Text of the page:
Entertainment: A 1996 Scorecard
by L. Brent Bozell III
At this writing, it's December 31, meaning that I have less
than a day to look back at 1996 while it's still going on. Herewith a recap of
the year's entertainment-industry winners and losers. The distinction between
the categories is simple. The winners influenced our culture and society
positively; the losers influenced them negatively.
Winner: Rosie O'Donnell. People watch because she's nice.
Granted, she's a liberal Democrat and occasionally isn't nice to conservatives
and Republicans. Still, her frothy, showbiz-heavy daytime hour clearly is
preferable to the competing slimefests hosted by Jenny Jones, Ricki Lake,
Jerry Springer, and the rest.
Loser: Ellen DeGeneres. The Steve Gunderson of prime time,
slowly inching her way out of the closet. In anticipation of her character's
official unveiling as a lesbian, ABC moved DeGeneres' obnoxious sitcom from 8
to 9:30 p.m.. I'd like to suggest an even later time slot, like 2 a.m.
Winner: Mel Gibson. With what he has going for him -
box-office magnetism, personal and philosophical integrity, and talent on both
sides of the camera -- he has done much, and will do much more, to make
Hollywood a force for traditional morality.
Losers: Sony-owned companies named Columbia, both of which
were forces for immorality in '96. Columbia Records issued "Oh Come All
Ye Faithful," a Christmas album benefiting pro-abortion groups. Columbia
Pictures released "The People vs. Larry Flynt," the original
advertisement for which featured Woody Harrelson, playing the notorious
pornographer, posing as if crucified against the backdrop of a near-naked
Winner: The WB television network. Even though it's on only
three nights per week, it provides as much family programming as any full-time
network, and more than most.
Losers: Fox and NBC. Neither airs even one
family-friendly show. For parents and their young children, racy NBC
"family hour" offerings like "Friends" are Mustn't See TV.
Winners: William Bennett and C. Delores Tucker. They not
only started an anti-gangsta rap campaign, they've followed through.
Loser: The aforementioned Woody Harrelson. Woody qualifies
not only for starring in the Flynt movie, but also for this breathtakingly
asinine statement in an interview with Us magazine: "I do my thing and
I'm pretty good at it, but I'm convinced that the only reason my career has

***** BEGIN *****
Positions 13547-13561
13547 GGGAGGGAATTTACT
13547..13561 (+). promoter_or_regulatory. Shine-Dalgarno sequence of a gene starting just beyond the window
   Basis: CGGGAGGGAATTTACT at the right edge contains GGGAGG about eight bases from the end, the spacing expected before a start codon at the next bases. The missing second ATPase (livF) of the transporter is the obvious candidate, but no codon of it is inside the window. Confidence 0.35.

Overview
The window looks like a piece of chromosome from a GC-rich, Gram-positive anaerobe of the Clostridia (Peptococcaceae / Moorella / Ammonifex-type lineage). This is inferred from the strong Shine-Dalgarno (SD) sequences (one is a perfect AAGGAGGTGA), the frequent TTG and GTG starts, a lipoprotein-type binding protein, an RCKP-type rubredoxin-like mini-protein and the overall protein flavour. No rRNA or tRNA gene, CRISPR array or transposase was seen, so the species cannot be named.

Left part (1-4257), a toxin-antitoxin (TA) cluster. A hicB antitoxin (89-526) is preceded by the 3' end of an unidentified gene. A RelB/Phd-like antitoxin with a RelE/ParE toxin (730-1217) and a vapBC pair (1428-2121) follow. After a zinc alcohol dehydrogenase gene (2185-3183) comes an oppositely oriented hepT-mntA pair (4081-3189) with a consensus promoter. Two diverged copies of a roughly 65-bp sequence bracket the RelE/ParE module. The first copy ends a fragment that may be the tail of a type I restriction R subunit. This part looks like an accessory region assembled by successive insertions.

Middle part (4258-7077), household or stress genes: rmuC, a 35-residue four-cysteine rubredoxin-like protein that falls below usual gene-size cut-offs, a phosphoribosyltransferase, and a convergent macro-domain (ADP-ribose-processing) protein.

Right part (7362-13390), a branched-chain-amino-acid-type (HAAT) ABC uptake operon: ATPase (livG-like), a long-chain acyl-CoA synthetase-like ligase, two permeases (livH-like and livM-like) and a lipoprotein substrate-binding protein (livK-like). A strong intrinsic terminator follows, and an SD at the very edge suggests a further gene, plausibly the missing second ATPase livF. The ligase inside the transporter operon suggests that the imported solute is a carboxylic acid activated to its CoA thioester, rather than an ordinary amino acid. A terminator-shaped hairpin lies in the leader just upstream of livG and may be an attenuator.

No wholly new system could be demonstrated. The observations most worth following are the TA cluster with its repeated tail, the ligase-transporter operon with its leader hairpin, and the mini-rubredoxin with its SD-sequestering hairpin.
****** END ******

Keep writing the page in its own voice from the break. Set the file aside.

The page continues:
continually done as well as it has is that I speak for the trees."
Winner: Cable television, which continues to gain viewers at
the expense of ...
Loser: ...broadcast television, whose real problem -
vulgarity - a rating system won't fix.
Winner: Tom Hanks. Aside from the odd curse word, his
upbeat, wholesome "That Thing You Do!" could be aired intact on
broadcast television - something that can be said for almost no other
Loser: Disney, which could use any wholesomeness Hanks can
spare. Its kowtowing to gays culminated this year with the "Ellen"
uproar. (Disney produces the show through its Touchstone Television and airs
it on its ABC network.) Then the Mouse went after the film rights to an absurd
series of newspaper articles alleging that the CIA had introduced crack to the
ghettos of Los Angeles. Whichever executive green-lighted that purchase has a
small mind, after all.
Special mention: NBC's "Today" show, which will
improve as of January 3, when the egregious Bryant Gumbel leaves. As a
baseball general manager once said of a traded player, "It's addition by
And, finally, my Persons of the Year - one a negative
figure, the other positive. The former award is presented posthumously to
Tupac Shakur. This is the holiday season, but there are limits to my goodwill,
and the late rapper/actor/criminal Mr. Shakur remains outside them. At a
recent Washington speech, black intellectual Stanley Crouch told of a friend
who noted the dictum that one should speak only good of the dead. Then, Crouch
said, the friend added, "Tupac Shakur is dead. Good." Well put.
My positive Person of the Year is Martha Williamson,
creator and executive producer of two of prime time's best series,
"Touched By an Angel" and "Promised Land." When
"Angel" premiered in 1994, critics called it hokey and saccharine.
CBS played schedule hide-and-seek with it to such an extent that many didn't
know when it would air. But its popularity increased dramatically last year,
and it is now a top-ten hit.
Hits beget spinoffs, and "Promised Land" debuted
this fall. It is less explicitly religious than "Angel," but faith
is nonetheless at its core. Who knows? Maybe the next prime time powerhouse
will be not an envelope-pusher a la Steven Bochco, but the devoutly religious,
energetic, imaginative Ms. Williamson.
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